The CommuniCore/Innoventions area would also have been dramatically changed. The twin CommuniCore buildings would have been split up into six smaller structures. The east side would have housed “Leading Edge”, where you could see the “latest and greatest scientific breakthroughs” (a scale model of the Large Hadron Collider, maybe?), “Robot Restaurant” (a re-theme of the Electric Umbrella) and the “Future Mart” (because they must have thought Mouse Gear needed a stupider name.) The buildings on the west side would have included “Cool Stuff” a kind of mini-Consumer Electronics Show (which, interestingly, is how Innoventions was initially marketed), and-hold onto your hat-an Internet cafe. Given the fact that even McDonalds has free wi-fi these days, that seems like a pretty stupid idea. But I’ve saved the best part for last, because the alleged proposal for the sixth building in the former Innoventions complex manages to combine an EPCOT rumor that turned out not to be true (Project Gemini) with a Magic Kingdom rumor that also turned out not to be true. It’s the Home Of The Future, which would have utilized some of the Animatronics from Tomorrowland’s Carousel of Progress (which was rumored to be closing). Finally, the look of Future World (or Discoveryland) was to have been totally altered by the dozens and dozens of trees that would have been planted everywhere. That’s not a bad idea in itself, as EPCOT can be a pretty brutal place during those unfathomably hot Florida summers, but it would have totally ruined the clean, open aesthetic that Future World has always had.
So, after detailing the changes that Project Gemini was sure to bring to EPCOT and encouraging his readers to stock up on Future World merchandise because the whole “Discoveryland” thing was totally, for sure, going to happen, at the end of the article Mr. Hill does some pretty serious backtracking. He says that, as of early 2003 the U.S. economy is “in the toilet” (today’s economy must be in the septic tank, I guess) and that any major plans would likely be postponed until after the Iraq War was over (ha!) and things got back to “normal” (ha ha!). Finally, he allowed that the whole project would probably cost over $500 million, and most likely only a scaled-down version of it would actually happen. At least he was right about that part.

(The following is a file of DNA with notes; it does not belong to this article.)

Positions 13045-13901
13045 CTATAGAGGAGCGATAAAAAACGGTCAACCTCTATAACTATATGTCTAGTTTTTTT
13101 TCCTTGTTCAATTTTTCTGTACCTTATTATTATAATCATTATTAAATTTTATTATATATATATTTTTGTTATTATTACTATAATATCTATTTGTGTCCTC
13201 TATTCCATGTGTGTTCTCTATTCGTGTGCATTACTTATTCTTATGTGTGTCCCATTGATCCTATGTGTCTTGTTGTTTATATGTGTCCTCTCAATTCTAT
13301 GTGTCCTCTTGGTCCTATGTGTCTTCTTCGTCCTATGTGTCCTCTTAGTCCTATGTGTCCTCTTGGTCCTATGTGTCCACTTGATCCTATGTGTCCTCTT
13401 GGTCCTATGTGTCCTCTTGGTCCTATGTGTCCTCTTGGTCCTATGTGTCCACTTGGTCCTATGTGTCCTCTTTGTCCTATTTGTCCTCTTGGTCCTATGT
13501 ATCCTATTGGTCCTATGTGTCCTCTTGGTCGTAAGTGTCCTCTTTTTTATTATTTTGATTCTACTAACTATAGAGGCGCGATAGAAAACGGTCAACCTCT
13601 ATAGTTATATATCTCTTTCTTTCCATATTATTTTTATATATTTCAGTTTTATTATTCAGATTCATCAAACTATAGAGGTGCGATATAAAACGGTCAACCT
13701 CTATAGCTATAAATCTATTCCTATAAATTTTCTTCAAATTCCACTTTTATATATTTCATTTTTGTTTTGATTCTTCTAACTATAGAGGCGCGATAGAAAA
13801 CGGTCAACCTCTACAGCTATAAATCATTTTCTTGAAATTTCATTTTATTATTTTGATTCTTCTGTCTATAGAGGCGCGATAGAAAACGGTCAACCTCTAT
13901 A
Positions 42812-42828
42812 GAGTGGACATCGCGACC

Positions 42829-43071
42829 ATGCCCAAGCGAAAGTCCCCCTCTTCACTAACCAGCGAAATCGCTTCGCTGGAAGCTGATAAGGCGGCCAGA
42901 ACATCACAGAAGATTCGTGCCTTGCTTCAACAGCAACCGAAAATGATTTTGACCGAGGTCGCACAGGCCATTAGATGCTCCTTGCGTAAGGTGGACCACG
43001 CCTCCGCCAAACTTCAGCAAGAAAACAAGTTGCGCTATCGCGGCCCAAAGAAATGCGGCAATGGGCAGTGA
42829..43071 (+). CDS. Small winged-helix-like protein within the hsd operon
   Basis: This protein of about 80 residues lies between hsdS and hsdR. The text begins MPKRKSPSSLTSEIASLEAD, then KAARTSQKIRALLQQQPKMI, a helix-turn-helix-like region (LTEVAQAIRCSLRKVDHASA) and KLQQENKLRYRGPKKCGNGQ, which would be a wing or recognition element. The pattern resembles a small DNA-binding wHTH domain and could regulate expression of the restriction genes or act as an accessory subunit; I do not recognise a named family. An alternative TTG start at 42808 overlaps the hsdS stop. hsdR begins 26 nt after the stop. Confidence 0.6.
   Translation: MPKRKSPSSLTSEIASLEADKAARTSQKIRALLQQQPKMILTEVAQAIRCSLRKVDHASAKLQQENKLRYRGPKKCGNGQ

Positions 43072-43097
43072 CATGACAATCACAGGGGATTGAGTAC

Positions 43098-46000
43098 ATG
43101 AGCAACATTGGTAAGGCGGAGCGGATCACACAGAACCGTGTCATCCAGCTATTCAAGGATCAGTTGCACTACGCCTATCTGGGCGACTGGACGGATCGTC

The only part of the whole “Project Gemini” hooey that actually came to fruition was the addition of Soarin’. And, rather than getting a new film, Disney elected to save money by using the existing one from California. Sure, Future World has seen some changes since 2003: Spaceship Earth and The Seas were overhauled, and the Wonders of Life closed down without ever becoming the site of any “future expansion”. None of those changes were made according to any overriding plan, however, they all seem to have happened independently of each other.
Project Gemini had two main goals: make EPCOT more exciting to the under-18 crowd, and free the park’s northern sector of the expectation that it should be futuristic. On both those counts, Disney seems to have succeeded. Soarin’ and Test Track are considered must-visit attractions, and people (especially the under-18 crowd) will literally stand in line for as long as it takes to ride them. 100-minute wait times are not uncommon. The Seas With Nemo appeals to the little kids, even if it makes my head hurt. Finally, although Future World still technically retains the name it’s had since 1982, Disney’s promotional materials usually describe EPCOT as a “discovery park”. The futuristic aspect, which used to be extremely prominent, is now barely mentioned.
The way things are today, I really don’t think that a sweeping re-do of Future World is still needed. Honestly, if they’d just take down the tarps in Communicore plaza and fix the Imagination pavilion, I’d be happy.